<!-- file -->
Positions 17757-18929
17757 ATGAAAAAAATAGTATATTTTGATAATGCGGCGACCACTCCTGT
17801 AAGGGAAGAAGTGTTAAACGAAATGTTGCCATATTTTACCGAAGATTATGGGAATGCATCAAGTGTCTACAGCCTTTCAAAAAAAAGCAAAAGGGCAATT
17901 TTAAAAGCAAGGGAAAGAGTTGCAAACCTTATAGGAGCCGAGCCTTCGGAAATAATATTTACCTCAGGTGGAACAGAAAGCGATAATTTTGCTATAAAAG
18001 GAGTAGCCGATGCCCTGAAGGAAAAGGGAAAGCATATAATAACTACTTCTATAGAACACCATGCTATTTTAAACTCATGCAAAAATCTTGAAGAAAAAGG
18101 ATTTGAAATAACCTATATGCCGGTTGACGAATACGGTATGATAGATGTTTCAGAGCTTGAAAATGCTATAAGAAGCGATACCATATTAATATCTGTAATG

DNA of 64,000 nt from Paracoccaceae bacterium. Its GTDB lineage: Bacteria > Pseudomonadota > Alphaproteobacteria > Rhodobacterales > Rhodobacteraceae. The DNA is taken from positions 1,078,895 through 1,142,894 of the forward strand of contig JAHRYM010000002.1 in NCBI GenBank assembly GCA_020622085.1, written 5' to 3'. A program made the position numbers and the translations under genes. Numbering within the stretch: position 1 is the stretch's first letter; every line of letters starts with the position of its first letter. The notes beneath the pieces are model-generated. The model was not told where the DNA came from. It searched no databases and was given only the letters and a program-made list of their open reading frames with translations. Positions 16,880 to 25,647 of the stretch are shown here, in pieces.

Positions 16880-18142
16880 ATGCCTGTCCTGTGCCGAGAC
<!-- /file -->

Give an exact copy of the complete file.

Positions 17757-18929
17757 ATGAAAAAAATAGTATATTTTGATAATGCGGCGACCACTCCTGT
17801 AAGGGAAGAAGTGTTAAACGAAATGTTGCCATATTTTACCGAAGATTATGGGAATGCATCAAGTGTCTACAGCCTTTCAAAAAAAAGCAAAAGGGCAATT
17901 TTAAAAGCAAGGGAAAGAGTTGCAAACCTTATAGGAGCCGAGCCTTCGGAAATAATATTTACCTCAGGTGGAACAGAAAGCGATAATTTTGCTATAAAAG
18001 GAGTAGCCGATGCCCTGAAGGAAAAGGGAAAGCATATAATAACTACTTCTATAGAACACCATGCTATTTTAAACTCATGCAAAAATCTTGAAGAAAAAGG
18101 ATTTGAAATAACCTATATGCCGGTTGACGAATACGGTATGATAGATGTTTCAGAGCTTGAAAATGCTATAAGAAGCGATACCATATTAATATCTGTAATG

DNA of 64,000 nt from Paracoccaceae bacterium. Its GTDB lineage: Bacteria > Pseudomonadota > Alphaproteobacteria > Rhodobacterales > Rhodobacteraceae. The DNA is taken from positions 1,078,895 through 1,142,894 of the forward strand of contig JAHRYM010000002.1 in NCBI GenBank assembly GCA_020622085.1, written 5' to 3'. A program made the position numbers and the translations under genes. Numbering within the stretch: position 1 is the stretch's first letter; every line of letters starts with the position of its first letter. The notes beneath the pieces are model-generated. The model was not told where the DNA came from. It searched no databases and was given only the letters and a program-made list of their open reading frames with translations. Positions 16,880 to 25,647 of the stretch are shown here, in pieces.

Positions 16880-18142
16880 ATGCCTGTCCTGTGCCGAGAC